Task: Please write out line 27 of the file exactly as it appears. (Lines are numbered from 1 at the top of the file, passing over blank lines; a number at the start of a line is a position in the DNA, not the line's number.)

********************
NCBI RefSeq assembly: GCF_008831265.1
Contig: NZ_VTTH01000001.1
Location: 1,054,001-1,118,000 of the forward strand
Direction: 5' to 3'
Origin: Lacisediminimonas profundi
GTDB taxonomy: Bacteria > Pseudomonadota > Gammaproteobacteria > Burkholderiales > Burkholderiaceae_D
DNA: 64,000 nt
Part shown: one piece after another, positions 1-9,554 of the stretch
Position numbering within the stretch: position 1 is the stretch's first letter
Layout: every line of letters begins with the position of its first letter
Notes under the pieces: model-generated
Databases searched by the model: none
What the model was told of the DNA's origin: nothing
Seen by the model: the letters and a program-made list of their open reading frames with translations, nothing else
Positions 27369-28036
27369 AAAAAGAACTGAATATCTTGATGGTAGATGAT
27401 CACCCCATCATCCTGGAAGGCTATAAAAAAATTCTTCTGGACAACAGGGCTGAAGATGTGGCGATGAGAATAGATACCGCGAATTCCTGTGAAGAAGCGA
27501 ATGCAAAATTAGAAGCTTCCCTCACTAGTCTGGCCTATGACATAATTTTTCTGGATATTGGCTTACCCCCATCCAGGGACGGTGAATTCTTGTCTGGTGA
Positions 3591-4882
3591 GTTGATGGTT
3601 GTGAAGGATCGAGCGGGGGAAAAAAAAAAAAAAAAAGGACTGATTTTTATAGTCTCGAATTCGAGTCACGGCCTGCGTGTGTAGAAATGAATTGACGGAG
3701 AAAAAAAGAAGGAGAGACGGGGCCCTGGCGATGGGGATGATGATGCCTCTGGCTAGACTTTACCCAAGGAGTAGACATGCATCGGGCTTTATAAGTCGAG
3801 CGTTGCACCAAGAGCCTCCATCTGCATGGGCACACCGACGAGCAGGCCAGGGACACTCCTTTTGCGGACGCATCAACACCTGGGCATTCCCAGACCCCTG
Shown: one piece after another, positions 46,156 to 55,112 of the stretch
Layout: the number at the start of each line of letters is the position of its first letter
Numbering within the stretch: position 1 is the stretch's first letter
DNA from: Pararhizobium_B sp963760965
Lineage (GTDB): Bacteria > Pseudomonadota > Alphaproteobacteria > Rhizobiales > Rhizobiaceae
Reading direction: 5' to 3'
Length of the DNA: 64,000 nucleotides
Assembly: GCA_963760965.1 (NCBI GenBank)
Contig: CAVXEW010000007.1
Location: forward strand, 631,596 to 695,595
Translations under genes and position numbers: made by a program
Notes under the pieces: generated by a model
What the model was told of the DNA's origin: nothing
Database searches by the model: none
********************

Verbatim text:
DNA from: Pararhizobium_B sp963760965